- reports on the presence of Akhwan [Ikhwan] forces in Khurma and debate as to which ruler has the stronger claim to it;
- attempts by the British to ascertain whether or not a treaty exists between King Hussein and Bin Saud;
- a copy of a report by Harry St John Bridger Philby entitled 'Report on Najd Mission 1917-1918', which includes as appendices a précis of British relations with Bin Saud and a copy of the 1915 treaty between Bin Saud and the British government;
- reports of alleged correspondence between Bin Saud and Fakhri Pasha, Commander of the Turkish [Ottoman] forces at Medina;
- reports of the surrender of Medina by Ottoman forces;
- discussion as to whether Britain should intervene further in the dispute between Bin Saud and King Hussein;
- details of the proposals discussed at an inter-departmental conference on Middle Eastern affairs, which was held at Cairo in February 1919;
- reports that King Hussein's son Abdulla [ʿAbdullāh bin al-Ḥusayn] and his forces have been attacked at Tarabah [Turabah] by Akhwan forces and driven out.
The principal correspondents are the following:
- Political Resident A senior ranking political representative (equivalent to a Consul General) from the diplomatic corps of the Government of India or one of its subordinate provincial governments, in charge of a Political Residency. in the Persian Gulf Historically used by the British to refer to the sea area between the Arabian Peninsula and Iran. Often referred to as The Gulf or the Arabian Gulf. , temporarily based in Baghdad [Lieutenant-Colonel Arnold Talbot Wilson, acting Resident in Lieutenant-Colonel Sir Percy Zachariah Cox's absence];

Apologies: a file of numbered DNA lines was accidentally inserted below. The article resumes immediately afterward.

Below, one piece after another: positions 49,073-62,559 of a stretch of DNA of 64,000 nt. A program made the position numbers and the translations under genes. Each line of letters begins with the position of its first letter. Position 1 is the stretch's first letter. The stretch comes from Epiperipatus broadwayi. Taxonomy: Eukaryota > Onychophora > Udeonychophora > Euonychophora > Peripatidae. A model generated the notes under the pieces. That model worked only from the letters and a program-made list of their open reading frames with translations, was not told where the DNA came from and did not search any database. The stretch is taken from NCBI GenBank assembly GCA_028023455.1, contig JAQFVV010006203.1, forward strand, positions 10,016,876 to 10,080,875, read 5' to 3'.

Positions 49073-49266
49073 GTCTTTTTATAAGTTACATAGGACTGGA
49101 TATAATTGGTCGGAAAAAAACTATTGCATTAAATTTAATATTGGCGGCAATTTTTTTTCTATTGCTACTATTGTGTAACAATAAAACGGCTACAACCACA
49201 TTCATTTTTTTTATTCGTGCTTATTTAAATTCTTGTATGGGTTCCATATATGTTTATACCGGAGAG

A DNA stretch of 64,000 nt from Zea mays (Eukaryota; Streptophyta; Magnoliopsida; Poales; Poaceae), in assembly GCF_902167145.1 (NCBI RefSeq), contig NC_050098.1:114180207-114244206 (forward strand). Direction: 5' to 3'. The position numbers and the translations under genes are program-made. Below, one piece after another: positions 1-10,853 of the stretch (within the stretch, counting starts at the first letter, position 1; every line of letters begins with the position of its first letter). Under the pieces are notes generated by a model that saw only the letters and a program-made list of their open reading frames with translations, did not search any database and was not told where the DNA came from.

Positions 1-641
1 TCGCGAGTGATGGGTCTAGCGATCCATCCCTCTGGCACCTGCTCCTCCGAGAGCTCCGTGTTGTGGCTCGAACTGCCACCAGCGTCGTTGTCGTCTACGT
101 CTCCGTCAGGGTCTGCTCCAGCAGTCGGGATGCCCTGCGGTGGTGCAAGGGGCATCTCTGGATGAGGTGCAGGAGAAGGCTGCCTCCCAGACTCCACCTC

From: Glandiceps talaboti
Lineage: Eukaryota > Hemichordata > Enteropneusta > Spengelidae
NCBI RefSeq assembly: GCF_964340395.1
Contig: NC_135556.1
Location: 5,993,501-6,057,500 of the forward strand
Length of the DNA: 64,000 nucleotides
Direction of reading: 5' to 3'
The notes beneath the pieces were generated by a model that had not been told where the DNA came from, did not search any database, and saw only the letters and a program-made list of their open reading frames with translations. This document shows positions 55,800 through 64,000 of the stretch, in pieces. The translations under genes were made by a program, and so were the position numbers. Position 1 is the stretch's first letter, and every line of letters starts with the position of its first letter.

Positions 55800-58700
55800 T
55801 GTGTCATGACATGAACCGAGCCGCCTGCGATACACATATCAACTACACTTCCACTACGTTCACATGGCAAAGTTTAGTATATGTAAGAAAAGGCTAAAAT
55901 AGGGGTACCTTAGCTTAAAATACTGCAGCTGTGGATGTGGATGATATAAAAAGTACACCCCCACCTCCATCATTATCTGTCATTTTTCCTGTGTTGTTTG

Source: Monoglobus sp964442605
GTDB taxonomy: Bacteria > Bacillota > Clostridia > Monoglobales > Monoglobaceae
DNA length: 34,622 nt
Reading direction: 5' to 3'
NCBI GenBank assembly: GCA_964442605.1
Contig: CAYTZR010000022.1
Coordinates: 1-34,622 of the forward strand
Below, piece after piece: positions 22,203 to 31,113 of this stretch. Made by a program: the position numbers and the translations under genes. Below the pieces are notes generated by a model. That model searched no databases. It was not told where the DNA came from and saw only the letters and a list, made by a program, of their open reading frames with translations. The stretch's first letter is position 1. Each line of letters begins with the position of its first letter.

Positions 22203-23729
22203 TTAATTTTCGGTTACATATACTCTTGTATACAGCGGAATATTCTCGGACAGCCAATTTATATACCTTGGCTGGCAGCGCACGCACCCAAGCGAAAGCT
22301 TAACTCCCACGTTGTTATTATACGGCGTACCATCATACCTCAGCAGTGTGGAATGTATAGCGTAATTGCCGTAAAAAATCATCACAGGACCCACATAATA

- Civil Commissioner, Baghdad [held in an officiating capacity by Lieutenant-Colonel Arnold Talbot Wilson];
- High Commissioner, Egypt (General Sir Francis Reginald Wingate, succeeded by General Edmund Henry Hynman Allenby);
- Milne Cheetham, Residency A diplomatic office of the British Government established in the provinces and regions considered part of, or under the influence of, British India. , Cairo;
- Secretary to the India Office The department of the British Government to which the Government of India reported between 1858 and 1947. The successor to the Court of Directors. 's Political Department (John Evelyn Shuckburgh);
- Bin Saud;
- King Hussein;
- Feisal [Fayṣal bin Ḥusayn bin ‘Alī al-Hāshimī], son of King Hussein;
- Foreign Office;
- Secretary of State for India [Edwin Samuel Montagu];
- Harry St John Bridger Philby.
- Extent and format
- 1 item (203 folios)
- Written in
- English in Latin script View the complete information for this record
Use and share this item
- Share this item
File 2182/1913 Pt 9 'Arabia Policy towards Bin Saud' [34r] (65/406), British Library: India Office Records and Private Papers, IOR/L/PS/10/390/1, in Qatar Digital Library <https://www.qdl.qa/archive/81055/vdc_100036528094.0x000049> [accessed 20 July 2019]
Copy and paste the code below into your web page where you would like to embed the image.
<meta charset="utf-8"><a href="https://www.qdl.qa/en/archive/81055/vdc_100036528094.0x000049">File 2182/1913 Pt 9 'Arabia Policy towards Bin Saud' [‎34r] (65/406)</a> <a href="https://www.qdl.qa/en/archive/81055/vdc_100036528094.0x000049"> <img src="https://images.qdl.qa/iiif/images/81055/vdc_100000000419.0x00011d/IOR_L_PS_10_390_0072.jp2/full/!280,240/0/default.jpg" alt="" /> </a>
Copyright: How to use this content
- File 2182/1913 Pt 9 'Arabia Policy towards Bin Saud'
- 2r:4v, 6r:25v, 29r:36r, 37v:50v, 59r:122v, 124r:160v, 162r:173v, 175r:189v, 191r:196v, 198r:204v
- East India Company, the Board of Control, the India Office, or other British Government Department
- Usage terms
- Open Government Licence